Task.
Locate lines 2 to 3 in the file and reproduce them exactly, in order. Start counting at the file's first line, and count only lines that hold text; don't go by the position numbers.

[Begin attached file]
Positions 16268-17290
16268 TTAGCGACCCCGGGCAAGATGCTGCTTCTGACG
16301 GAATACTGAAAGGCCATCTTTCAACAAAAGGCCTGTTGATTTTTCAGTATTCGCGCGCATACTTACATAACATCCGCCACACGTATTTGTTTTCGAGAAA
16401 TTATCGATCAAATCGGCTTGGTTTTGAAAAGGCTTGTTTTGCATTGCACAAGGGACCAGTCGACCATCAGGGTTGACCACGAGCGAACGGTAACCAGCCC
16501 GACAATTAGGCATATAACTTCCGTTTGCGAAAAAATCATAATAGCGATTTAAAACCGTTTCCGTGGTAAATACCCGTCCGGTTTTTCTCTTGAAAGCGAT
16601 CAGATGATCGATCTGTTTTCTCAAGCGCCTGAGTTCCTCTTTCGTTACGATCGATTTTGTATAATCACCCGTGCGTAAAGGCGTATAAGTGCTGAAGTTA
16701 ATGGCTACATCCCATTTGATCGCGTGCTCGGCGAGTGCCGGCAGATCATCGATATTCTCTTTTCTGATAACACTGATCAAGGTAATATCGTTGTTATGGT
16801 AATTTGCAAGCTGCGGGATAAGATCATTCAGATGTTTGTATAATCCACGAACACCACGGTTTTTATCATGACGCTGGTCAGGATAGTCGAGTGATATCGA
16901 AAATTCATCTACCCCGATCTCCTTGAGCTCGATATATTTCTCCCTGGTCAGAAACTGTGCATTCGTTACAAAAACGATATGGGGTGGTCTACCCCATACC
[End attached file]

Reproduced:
16268 TTAGCGACCCCGGGCAAGATGCTGCTTCTGACG
16301 GAATACTGAAAGGCCATCTTTCAACAAAAGGCCTGTTGATTTTTCAGTATTCGCGCGCATACTTACATAACATCCGCCACACGTATTTGTTTTCGAGAAA